Mount Myohyant vies with Mount Kumgang as the North's outstanding area of natural beauty, and boasts the added attraction of the International Friendship Exhibition. Therefore it has the most developed facilities for tourism. The road surfaces are smooth and there are at least four hotels, including one reserved for Koreans from japan and one for senior cadres. For foreigners there are the country's other hotel, apart from the Koryo, of international standard, the pyramid-shaped Hyangsan Hotel, and a small hotel further up the valley, where we stayed. The Korean translators always prefer to stay at this little two-story hotel of no more than a dozen rooms, I think because they find it less impersonal and less daunting than the Hyangsan. The hotel epitomised all that is best and worst about North Korea. The staff were all charming and friendly, while the manager in his dealings with them displayed a suitable popular work style and method. But when I wanted to buy a drink it took a quarter of an hour to find a girl to serve me, and it was forty-eight hours later before she could give me my change because they had run out of red won. In my bathroom a rim of black mould was settling above the bath, the stopper in the sink no longer functioned, and when I pulled my towel from the plastic towel rail, the rail snapped in half because it was not properly secured to the wall. One of the two screws that held it in place had fallen out, and no-one had bothered to replace it. Personally I did not mind these inconveniences, although I might have felt differently if I had been paying the bill and not the publishing house. What did make me very angry was when we came back from the Hyongsang Hotel, to which we adjourned in the evening because our hotel did not run to a proper bar, only to find ourselves locked out at ten past midnight. While I ranted on about how the manager seemed to think he was running a Children's Union camp, not a hotel, my Korean friends, who did not seem to see anything particularly untoward in our situation, scrabbled out in the dark, trying to find some means of access. It was fully fifteen minutes before they succeeded in locating a lighted room at the read of the building where a few of the staff were playing cards. By the time they appeared at the front door to let me in, my patience had snapped. I was trying to draw attention to my presence outside the locked door - and venting my frustration in the process - by singing raucously at the top of my voice, as a result of which I received some evil looks from the half-dozen other guests at breakfast the following morning.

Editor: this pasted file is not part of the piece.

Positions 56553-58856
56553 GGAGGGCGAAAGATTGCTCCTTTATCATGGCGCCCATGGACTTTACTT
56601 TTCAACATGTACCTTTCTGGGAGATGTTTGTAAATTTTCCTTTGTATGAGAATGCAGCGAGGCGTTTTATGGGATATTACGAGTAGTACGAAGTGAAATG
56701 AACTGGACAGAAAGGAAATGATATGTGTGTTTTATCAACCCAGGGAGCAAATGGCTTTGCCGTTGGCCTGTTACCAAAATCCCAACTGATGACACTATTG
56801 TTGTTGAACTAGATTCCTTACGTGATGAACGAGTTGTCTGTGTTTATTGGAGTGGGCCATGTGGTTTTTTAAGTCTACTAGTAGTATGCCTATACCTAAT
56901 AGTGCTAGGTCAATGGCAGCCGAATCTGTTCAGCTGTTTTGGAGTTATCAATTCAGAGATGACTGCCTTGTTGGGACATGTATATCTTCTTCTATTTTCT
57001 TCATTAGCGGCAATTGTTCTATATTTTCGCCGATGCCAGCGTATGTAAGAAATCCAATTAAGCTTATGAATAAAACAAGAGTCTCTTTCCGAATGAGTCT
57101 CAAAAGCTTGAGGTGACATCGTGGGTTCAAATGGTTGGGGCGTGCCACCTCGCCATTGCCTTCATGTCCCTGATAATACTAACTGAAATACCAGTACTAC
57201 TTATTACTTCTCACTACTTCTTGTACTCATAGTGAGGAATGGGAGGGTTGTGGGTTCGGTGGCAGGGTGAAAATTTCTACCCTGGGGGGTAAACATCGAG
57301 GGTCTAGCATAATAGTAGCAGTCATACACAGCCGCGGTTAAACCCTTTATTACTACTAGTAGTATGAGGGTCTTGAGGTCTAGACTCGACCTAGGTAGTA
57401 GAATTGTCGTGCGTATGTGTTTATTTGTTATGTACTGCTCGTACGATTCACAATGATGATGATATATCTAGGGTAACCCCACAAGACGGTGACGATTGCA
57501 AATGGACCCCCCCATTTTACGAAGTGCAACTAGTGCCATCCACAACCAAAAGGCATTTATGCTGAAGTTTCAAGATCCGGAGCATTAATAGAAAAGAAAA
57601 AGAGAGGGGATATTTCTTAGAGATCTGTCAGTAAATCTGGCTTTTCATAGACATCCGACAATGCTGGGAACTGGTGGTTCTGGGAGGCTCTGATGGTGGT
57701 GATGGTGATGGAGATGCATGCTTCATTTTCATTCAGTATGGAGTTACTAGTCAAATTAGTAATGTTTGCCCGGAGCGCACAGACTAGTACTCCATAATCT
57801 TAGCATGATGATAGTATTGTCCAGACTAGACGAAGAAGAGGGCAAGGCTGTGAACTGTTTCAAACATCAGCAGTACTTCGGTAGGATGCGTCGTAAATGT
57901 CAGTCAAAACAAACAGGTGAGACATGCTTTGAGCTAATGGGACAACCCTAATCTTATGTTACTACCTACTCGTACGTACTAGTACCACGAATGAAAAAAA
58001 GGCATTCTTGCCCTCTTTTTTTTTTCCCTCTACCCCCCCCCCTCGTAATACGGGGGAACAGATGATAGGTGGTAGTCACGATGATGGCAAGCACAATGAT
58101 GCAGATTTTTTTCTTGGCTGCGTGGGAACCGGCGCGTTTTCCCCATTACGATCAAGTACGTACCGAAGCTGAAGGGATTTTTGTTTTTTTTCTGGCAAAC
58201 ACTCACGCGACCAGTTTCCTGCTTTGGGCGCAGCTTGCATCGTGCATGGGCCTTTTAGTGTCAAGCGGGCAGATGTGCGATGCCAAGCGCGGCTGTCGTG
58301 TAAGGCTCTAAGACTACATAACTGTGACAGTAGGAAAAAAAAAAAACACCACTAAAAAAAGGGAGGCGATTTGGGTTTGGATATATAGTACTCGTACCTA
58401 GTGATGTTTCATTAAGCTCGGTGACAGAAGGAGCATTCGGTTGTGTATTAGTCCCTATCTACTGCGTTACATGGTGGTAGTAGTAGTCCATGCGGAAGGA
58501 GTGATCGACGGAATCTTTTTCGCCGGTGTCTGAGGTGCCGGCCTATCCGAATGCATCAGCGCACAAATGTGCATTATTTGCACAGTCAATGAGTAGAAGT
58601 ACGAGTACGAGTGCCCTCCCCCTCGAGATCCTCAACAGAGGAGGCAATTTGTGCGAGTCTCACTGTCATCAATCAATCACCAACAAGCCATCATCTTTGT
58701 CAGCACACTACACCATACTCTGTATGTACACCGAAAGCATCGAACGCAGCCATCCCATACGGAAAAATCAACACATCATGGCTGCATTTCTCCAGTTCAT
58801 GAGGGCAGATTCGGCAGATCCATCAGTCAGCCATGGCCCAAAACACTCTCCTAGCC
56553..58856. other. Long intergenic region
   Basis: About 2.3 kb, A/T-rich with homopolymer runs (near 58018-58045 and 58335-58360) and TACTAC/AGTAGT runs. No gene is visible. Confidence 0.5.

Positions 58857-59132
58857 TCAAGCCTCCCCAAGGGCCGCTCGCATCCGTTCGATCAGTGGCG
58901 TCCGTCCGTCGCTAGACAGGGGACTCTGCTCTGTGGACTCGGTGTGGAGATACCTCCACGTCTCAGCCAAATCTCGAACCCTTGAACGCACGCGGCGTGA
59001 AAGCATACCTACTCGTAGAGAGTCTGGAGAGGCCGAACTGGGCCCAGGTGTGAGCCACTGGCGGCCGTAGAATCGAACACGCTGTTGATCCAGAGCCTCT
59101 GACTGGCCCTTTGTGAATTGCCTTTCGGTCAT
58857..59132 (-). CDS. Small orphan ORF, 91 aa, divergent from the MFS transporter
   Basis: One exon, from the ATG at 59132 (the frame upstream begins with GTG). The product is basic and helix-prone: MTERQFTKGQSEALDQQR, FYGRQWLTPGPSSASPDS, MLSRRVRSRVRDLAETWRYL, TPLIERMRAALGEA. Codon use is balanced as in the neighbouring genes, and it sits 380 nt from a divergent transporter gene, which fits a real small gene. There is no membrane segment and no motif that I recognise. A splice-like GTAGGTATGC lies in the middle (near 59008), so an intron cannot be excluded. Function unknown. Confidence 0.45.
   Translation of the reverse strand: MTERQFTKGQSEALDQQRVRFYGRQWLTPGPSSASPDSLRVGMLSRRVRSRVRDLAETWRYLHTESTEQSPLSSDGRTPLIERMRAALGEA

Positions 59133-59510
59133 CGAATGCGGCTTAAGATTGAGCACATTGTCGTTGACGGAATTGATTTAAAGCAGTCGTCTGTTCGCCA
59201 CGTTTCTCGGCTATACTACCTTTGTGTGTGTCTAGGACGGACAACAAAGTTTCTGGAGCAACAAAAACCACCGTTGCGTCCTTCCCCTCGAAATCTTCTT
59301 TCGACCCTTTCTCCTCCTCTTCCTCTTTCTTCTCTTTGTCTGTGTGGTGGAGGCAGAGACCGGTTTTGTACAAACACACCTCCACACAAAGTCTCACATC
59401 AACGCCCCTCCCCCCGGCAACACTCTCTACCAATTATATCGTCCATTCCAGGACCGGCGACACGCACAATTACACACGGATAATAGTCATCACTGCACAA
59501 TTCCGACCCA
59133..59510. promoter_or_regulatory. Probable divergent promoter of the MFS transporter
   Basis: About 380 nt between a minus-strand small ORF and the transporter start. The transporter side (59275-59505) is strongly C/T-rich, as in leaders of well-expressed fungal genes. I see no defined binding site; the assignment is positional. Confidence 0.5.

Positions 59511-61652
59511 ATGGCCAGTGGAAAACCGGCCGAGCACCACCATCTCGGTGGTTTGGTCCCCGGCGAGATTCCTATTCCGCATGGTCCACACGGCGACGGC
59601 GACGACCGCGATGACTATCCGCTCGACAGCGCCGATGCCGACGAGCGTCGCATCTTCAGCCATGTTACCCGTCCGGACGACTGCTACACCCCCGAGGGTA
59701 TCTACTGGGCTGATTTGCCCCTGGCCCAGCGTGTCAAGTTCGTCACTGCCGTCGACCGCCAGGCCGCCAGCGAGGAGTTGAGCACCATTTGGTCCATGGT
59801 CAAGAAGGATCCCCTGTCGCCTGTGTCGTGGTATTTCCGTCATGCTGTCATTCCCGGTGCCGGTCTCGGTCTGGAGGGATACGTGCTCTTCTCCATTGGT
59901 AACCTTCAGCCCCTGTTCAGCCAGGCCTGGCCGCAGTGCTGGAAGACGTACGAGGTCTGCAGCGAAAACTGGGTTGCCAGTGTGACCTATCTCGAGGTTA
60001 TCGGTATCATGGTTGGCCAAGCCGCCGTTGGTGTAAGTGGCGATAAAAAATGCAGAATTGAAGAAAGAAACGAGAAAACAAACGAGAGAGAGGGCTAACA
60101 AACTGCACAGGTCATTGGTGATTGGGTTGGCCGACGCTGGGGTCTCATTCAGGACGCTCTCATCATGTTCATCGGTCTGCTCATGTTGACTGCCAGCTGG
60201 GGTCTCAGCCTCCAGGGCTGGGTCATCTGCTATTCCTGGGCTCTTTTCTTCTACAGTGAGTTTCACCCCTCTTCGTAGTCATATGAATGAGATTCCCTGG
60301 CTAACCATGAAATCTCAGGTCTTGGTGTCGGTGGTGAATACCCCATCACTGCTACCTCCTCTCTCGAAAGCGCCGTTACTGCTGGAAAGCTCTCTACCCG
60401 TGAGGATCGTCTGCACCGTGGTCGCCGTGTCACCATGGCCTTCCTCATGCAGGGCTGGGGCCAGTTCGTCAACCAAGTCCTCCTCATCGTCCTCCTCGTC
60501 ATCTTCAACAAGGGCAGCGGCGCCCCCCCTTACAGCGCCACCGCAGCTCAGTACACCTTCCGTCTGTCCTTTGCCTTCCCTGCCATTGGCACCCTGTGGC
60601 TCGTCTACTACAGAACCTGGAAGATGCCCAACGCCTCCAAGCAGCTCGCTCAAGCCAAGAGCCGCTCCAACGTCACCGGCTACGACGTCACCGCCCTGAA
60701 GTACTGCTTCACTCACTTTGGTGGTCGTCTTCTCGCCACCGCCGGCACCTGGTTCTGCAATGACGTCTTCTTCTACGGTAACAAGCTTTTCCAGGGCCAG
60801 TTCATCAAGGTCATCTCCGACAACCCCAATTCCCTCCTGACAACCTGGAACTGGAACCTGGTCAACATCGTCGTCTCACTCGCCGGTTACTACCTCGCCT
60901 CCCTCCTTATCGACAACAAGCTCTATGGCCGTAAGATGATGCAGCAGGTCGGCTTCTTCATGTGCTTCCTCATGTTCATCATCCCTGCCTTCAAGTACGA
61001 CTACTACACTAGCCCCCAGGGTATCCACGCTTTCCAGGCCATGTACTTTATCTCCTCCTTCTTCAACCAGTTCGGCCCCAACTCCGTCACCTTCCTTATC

For all its luxurious fittings, the Hyangsan was hardly more efficient. The first night we arrived there were a few guests having a drink at the little bar in the lobby. For some reason the management of the hotel did not want us to drink there. They offered instead to open up another bar on the first floor for our convenience. At first I refused to accept this arrangement because I suspected that we were being classed as too low-caste, coming from the little hotel up the road, to rub shoulders with guests of the Hyangsan. I changed my mind when I discovered that the only cold beer on offer in the lobby bar was the Korean Ryongsong brand. So within no more than thirty minutes of our arrival they had opened an upstairs bar, found a girl to serve us, and we finally had a drink in our hands. In the end it was quite a pleasant evening. We were served by a sweet girl of twenty-one who told us that her ambition was to get married, have five children, and bring them all up as fine Juche revolutionaries. When we left, she asked us to come back the next night, which we did. On this occasion there was nobody using the ground floor bar so they told us we would have to use that one, as the first floor bar had that very day been closed for renovations. Then we had to wait a quarter of an hour while the girl went upstairs to fetch down some chilled cans of imported Japanese lager for me to drink